Ian Davis, worldwide managing director McKinsey & Company, in his piece in Financial Times, London says that the world of 2015 will be a different place in which to do business from the world of today. He gives us five trends that will shape the business landscape;
• A shift in balance of economic activity – Asia, excluding Japan, accounts for 13 percent of world GDP while west Europe accounts for more than 30 per cent. In the coming 20 years, the two will converge while the US will continue to have the largest share for the next two decades.
• A billion new consumers will enter the global marketplace in the next decade. Most of these coming from Emerging Markets as they go beyond USD5000 annual household income, a point where discretionary spending begins.
• Technological connectivity will transform our lives and behaviour. We work not globally but instantaneously. More than 2 billion people use cell phones, there are 9000 billion emails a year and a billion Google searches a day, over half not in English!
• With a shift to knowledge-intensive industries, war for global labour and talent will be as important as global sourcing strategies; a pool of 33 million university-educated young professionals in developing countries is more than twice that in developed countries.
• As businesses go global, they will come under greater scrutiny and societal suspicion against them will grow.
If these are the trends for the next decade how should companies prepare themselves and develop business strategies alongside customer needs and growing competition.
First, the government must get their act together in terms of providing the right infrastructure (that includes transport, roads, power and electricity), legislate the right trade and economic policies and, labour laws that are at par with the global businesses.
A closer look at the implications of the trends;
Manufacturing and information technology services will shift dramatically to Asia. Global sourcing strategies drive businesses towards best quality at the most competitive prices. Manufacturing American cars in the US when the cost of manufacturing cuts down drastically in India or China makes no business sense. But for that to happen, countries must become centers of excellence. Industries in the country must revisit their strategy, overhaul business processes and have world- class talent. Therefore, there is need for companies to invest in corporate resources.
A billion new consumers (almost all in emerging markets), with information and access to the same products and brands, wherever they live, ability to shop online and geographical boundaries gone – what this means is that the consumer may not necessarily be from your neighbourhood or be living in your country. Starting from your source of competitive advantage, one can now have access to that huge pool of consumers across the globe, possibly with the same sort of sensibilities.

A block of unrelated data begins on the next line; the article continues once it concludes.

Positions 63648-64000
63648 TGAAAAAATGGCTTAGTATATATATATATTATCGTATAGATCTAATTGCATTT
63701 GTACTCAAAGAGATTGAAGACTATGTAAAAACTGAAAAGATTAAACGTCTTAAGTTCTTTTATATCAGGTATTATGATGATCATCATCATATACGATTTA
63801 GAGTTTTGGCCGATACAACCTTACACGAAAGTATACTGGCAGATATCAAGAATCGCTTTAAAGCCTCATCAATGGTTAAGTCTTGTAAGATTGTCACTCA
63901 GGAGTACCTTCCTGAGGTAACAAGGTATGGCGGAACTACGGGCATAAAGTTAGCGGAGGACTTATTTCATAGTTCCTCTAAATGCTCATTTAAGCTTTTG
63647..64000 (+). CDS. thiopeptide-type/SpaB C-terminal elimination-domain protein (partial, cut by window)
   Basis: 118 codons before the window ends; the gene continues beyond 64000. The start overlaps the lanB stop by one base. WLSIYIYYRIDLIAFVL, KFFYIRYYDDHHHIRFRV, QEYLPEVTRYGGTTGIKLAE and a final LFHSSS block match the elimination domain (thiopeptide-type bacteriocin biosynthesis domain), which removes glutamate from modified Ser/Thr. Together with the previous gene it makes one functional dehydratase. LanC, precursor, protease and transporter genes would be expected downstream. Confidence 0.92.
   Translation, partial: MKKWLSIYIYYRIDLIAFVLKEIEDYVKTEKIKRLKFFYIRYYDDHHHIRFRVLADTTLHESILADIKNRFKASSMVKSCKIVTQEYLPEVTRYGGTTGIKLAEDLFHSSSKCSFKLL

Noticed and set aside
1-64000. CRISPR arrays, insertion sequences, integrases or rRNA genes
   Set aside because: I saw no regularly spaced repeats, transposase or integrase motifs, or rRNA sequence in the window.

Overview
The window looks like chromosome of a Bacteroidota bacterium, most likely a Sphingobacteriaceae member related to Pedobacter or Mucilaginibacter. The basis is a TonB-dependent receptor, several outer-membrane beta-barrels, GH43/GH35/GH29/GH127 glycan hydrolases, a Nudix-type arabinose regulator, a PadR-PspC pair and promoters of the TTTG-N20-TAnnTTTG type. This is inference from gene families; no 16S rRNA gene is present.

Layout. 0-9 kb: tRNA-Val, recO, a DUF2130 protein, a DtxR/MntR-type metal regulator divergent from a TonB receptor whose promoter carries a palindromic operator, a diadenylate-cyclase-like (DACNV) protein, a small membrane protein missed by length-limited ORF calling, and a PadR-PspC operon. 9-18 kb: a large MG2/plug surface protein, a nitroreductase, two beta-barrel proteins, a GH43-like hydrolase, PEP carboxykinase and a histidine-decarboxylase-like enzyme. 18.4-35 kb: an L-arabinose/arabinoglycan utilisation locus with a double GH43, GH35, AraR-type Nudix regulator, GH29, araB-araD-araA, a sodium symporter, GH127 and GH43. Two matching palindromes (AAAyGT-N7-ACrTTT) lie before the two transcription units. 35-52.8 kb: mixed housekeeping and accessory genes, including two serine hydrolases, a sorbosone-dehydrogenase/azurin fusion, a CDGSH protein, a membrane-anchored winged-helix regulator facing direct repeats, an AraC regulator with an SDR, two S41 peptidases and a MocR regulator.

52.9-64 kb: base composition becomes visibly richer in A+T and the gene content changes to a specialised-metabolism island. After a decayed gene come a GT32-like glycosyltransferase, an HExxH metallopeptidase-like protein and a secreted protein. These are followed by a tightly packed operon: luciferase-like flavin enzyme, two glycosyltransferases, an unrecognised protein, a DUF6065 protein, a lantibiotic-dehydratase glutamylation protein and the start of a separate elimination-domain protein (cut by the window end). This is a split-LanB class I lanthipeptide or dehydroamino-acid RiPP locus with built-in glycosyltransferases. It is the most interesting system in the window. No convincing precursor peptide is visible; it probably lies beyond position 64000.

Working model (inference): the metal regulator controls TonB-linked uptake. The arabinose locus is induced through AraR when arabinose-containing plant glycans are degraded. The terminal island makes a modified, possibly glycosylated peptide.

According to Thomas Friedman, technological connectivity is one of the things making the world flat and obliterating impediments to international competition. It is allowing countries that would earlier have been considered as unlikely competitors, to participate in the global supply chain for services and manufacturing. Technological connectivity puts the power back where it should belong – with the consumer. It impacts consumer behaviour in several ways, one of which is called ‘cocooning’ – consumers tend to stay at home as opposed to going out for entertainment or work and shopping, and that has spawned whole new industries of home theatre systems, home spas, homepubs, homeoffice and many others. It means that consumers can give instantaneous feedback to companies and sometimes form communities or pressure groups to express dissent against companies’ ways of working. The world has become seamless, and it never sleeps. I can ask for my bank details in the middle of the night and book my trip to Timbaktoo at the same time as well.
In a world paying a premium for knowledge workers, the IITs, the IIMs and the millions of graduates in India and other developing countries find themselves suddenly wooed in the war for talent. The move from service to knowledge economies has made the Asian stress on education a goldmine. And yet this pool is not enough. The business generated by coaching classes for students taking the IIT entrance exam in India is to the tune of USD1 billion.
Economic growth will be at the expense of the environment. Businesses will come under greater pressure as scandals and environmental mishaps seem inevitable. And these will also invite political and regulatory backlashes. In this context it is perhaps worth mentioning Unilever’s working together with Oxfam in Indonesia to gauge whether multinationals affect the livelihood of the poor in developing countries. One of the finding of the study was that the multiplier effect on employment in areas such as distribution and supply was significant.
For every country in Asia this is an opportunity that may not come its way in a long while. These trends provide the big backdrop against which to plan the future and soon, or it may be too late.